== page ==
Fasten your seat belts and hold onto your hats


We may well be witnessing a significant inversion in the paradigm organizations need to follow in order to survive. The twentieth-century paradigm said that strategy should come first: The desired strategy should determine organizational structure, and culture is largely a consequence of structure (Chandler, 1966). The twenty-first century paradigm may be that organizational culture should come first: The desired culture should determine organizational structure, and strategy is largely a consequence of structure.


Certainly, there are signs that some twentieth-century organizations are finding the pace of change too rapid and the New Economy mysterious. In high-tech, knowledge-based industries, “junior” personnel may have much more expertise than their hierarchical superiors and hence they may challenge their superiors’ authority. Young experts may also find their roles more satisfying than do their superiors, who are struggling to control a world they know they do not understand. Young experts may also be able to leave their employers and to start new ventures. People in the lower levels (i.e. in the new small ventures and start-ups) find their roles more satisfying than those of people in the upper level of the organization.


Anticipating such problems, some firms are maintaining separation between more traditional organizations and high-tech new enterprises. For example, when the French company Vivendi acquired Cendant Software in July 1999, Jean Marie Messier, the CEO of the Vivendi, sent executive scouts to “assess the R&D portfolio in games and entertainment” of Cendant. The first contacts with Cendant’s authors and creative staffs were awkward for the institutionally trained French executives. They came back to their Parisian headquarters expressing feelings of disorientation and puzzlement. The R&D done for Cendant’s entertainment software was quite unlike that done for Vivendi’s past products. Messier decided that Cendant had better remain an autonomous subsidiary.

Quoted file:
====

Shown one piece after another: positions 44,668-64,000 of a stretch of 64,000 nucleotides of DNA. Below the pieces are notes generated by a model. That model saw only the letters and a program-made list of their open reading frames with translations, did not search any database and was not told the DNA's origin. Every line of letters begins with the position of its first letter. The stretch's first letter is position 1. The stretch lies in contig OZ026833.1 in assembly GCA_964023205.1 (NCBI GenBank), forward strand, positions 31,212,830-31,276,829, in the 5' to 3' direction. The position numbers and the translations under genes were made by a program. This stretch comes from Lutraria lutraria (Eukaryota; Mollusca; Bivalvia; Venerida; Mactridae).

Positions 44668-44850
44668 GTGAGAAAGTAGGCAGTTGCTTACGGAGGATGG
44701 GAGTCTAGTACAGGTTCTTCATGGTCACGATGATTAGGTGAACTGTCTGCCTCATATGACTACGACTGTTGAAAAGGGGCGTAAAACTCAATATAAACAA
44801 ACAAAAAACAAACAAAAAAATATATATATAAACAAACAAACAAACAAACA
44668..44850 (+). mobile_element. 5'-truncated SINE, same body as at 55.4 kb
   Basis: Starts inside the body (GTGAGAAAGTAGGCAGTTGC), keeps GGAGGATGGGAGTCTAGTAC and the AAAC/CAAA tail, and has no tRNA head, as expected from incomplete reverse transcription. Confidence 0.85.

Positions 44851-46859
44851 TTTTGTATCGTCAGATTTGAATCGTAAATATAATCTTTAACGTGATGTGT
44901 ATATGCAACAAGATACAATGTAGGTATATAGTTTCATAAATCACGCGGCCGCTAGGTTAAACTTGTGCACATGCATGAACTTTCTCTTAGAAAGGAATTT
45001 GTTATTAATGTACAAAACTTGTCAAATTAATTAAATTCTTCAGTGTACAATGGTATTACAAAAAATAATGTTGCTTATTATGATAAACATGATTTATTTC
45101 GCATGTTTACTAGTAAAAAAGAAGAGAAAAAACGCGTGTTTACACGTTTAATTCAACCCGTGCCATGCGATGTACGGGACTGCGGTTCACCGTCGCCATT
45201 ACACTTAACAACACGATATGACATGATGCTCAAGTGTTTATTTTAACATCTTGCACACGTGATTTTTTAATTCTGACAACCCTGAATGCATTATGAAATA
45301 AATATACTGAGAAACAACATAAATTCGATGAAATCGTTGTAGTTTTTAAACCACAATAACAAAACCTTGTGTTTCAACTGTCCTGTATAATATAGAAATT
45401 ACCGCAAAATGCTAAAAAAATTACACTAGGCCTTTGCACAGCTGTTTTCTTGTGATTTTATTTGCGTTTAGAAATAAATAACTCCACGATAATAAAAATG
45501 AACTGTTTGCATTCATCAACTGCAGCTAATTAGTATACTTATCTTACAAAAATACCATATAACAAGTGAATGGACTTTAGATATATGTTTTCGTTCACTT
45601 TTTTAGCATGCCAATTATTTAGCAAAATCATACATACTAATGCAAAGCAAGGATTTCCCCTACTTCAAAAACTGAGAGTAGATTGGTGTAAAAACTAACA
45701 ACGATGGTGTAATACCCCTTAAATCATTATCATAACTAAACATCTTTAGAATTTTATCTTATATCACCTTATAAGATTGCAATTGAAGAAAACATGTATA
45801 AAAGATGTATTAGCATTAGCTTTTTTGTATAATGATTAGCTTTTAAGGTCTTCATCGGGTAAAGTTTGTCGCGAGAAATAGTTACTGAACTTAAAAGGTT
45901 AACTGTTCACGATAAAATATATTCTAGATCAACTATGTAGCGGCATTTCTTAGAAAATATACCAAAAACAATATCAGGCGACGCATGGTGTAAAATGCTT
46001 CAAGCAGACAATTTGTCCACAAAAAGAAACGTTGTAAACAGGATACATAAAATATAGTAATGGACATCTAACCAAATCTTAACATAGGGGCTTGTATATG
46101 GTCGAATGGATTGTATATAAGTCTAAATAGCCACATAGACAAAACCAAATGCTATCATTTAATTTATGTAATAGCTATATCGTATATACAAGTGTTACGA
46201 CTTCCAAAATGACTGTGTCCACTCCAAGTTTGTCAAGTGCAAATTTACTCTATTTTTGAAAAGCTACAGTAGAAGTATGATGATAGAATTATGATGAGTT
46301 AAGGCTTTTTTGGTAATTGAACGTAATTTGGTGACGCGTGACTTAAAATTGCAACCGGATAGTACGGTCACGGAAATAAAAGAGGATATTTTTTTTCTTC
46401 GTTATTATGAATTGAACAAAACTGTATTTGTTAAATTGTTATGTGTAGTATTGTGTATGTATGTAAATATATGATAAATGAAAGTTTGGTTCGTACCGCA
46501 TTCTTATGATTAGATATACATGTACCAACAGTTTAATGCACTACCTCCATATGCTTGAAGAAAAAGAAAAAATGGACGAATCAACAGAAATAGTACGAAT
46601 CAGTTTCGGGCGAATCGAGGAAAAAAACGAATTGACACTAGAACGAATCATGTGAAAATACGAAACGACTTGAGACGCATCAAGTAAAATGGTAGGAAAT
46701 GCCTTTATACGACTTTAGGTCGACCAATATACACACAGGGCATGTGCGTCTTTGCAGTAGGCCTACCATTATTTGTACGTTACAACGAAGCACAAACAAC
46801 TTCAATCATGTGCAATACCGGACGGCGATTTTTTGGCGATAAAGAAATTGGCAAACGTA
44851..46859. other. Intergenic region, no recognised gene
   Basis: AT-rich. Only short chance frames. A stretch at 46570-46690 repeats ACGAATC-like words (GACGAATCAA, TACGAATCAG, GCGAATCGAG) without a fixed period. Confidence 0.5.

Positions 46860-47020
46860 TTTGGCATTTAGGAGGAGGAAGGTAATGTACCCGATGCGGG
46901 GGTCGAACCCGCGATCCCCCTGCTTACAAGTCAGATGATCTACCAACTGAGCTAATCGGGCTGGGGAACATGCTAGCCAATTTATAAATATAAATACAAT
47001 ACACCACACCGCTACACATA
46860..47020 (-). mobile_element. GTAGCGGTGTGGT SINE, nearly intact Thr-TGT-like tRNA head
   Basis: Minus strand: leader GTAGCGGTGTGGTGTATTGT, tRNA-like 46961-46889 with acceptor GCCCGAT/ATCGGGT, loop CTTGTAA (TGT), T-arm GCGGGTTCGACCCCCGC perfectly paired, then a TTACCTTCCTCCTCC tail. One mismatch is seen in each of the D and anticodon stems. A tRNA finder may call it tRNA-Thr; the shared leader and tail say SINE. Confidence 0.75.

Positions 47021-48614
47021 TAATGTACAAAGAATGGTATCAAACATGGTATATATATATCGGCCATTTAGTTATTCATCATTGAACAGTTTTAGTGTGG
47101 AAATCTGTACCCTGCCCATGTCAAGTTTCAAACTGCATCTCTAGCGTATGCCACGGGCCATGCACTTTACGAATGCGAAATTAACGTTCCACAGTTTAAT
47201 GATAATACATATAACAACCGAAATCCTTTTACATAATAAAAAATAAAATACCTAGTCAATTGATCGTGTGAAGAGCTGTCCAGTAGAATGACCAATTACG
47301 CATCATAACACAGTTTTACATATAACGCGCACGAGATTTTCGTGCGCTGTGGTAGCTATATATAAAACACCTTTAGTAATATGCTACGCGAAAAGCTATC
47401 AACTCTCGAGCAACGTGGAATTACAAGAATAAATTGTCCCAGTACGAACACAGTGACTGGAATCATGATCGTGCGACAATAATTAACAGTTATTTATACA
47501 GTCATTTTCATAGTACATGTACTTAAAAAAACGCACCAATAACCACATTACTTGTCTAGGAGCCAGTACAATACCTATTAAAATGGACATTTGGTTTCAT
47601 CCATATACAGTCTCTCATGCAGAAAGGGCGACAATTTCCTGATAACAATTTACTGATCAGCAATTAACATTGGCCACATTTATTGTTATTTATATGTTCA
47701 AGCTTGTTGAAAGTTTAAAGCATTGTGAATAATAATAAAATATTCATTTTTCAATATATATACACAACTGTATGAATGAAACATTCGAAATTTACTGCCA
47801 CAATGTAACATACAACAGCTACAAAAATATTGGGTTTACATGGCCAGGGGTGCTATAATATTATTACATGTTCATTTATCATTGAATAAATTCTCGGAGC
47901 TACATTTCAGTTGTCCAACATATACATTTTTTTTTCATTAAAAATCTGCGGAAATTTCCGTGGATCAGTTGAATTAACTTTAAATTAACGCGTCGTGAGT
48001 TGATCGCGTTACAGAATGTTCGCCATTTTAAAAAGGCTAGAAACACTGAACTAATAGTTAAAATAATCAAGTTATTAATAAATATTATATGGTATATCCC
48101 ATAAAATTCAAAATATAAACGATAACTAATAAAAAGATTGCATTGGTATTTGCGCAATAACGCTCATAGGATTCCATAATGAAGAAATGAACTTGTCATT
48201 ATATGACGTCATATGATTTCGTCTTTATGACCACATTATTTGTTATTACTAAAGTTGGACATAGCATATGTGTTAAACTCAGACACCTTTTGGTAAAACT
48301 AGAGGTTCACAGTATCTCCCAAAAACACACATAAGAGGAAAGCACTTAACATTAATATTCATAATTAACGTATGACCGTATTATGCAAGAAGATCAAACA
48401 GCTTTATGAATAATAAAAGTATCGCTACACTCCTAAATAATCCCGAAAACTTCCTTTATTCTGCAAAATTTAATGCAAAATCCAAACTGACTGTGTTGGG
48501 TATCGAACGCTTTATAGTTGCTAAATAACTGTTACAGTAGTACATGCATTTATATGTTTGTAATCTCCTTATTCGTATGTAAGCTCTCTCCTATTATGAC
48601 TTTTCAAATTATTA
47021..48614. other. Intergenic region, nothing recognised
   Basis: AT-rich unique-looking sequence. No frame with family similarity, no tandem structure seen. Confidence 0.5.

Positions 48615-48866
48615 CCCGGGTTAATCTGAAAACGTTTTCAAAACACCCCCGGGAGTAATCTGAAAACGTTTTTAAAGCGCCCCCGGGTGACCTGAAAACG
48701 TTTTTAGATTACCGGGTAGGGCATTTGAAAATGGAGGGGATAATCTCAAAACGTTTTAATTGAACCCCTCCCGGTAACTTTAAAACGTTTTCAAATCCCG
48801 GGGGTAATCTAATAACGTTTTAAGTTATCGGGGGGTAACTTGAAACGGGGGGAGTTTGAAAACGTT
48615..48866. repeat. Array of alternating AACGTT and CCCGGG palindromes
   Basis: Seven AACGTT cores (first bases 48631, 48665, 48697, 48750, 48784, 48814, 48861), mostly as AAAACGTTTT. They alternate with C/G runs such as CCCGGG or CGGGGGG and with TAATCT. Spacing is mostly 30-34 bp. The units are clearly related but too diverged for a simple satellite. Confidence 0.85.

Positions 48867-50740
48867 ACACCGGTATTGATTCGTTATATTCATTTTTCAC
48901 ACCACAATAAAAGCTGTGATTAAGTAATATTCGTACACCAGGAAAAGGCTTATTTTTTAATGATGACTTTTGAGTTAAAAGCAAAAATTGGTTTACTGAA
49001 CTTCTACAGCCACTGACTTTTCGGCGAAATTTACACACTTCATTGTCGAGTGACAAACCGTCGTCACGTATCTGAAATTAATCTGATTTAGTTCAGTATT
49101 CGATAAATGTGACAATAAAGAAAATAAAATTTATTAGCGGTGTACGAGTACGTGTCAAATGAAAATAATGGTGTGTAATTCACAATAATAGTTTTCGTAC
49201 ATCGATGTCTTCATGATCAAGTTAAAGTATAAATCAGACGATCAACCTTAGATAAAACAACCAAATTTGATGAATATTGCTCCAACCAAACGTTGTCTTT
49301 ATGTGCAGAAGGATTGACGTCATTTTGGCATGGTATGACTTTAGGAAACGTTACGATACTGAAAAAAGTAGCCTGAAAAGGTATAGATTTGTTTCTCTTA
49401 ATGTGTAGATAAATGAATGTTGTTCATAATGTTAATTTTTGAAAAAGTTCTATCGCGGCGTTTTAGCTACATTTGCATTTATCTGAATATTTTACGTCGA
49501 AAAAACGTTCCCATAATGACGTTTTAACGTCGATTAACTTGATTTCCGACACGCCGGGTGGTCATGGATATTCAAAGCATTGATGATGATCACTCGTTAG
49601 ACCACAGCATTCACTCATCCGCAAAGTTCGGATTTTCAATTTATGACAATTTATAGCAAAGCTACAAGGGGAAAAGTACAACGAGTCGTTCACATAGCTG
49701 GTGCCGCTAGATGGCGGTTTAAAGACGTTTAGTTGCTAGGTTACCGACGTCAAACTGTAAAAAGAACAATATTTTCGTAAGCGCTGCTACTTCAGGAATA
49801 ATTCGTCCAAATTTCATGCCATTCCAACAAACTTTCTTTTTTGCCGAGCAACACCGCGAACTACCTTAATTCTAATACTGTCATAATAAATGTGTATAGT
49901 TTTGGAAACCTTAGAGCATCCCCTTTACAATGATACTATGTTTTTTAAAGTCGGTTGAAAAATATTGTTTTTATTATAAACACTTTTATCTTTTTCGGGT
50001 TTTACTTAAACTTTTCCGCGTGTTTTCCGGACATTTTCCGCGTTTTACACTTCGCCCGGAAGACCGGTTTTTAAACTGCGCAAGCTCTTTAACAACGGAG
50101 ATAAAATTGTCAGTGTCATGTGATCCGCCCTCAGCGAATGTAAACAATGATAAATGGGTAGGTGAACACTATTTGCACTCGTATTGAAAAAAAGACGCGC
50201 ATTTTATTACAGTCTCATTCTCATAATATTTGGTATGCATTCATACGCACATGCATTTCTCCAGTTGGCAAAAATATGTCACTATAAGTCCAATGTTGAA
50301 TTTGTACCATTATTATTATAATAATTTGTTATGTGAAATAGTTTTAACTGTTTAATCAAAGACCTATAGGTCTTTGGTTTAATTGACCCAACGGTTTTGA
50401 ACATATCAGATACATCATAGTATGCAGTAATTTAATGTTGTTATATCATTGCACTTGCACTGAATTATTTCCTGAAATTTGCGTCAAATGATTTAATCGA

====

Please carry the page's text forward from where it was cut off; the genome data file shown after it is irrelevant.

In this turn-of-the-century period, the old and new are coexisting and creating inconsistencies. The newer organizational forms are using technologies that link people working in different cultures and settings to pursue the shared goals. Meanwhile, more traditional firms are adopting temporary forms to deal with new market conditions. The chapters in this section discuss some of these inconsistencies, as structures and strategies come to rely more and more on the coherence and togetherness created by cultures.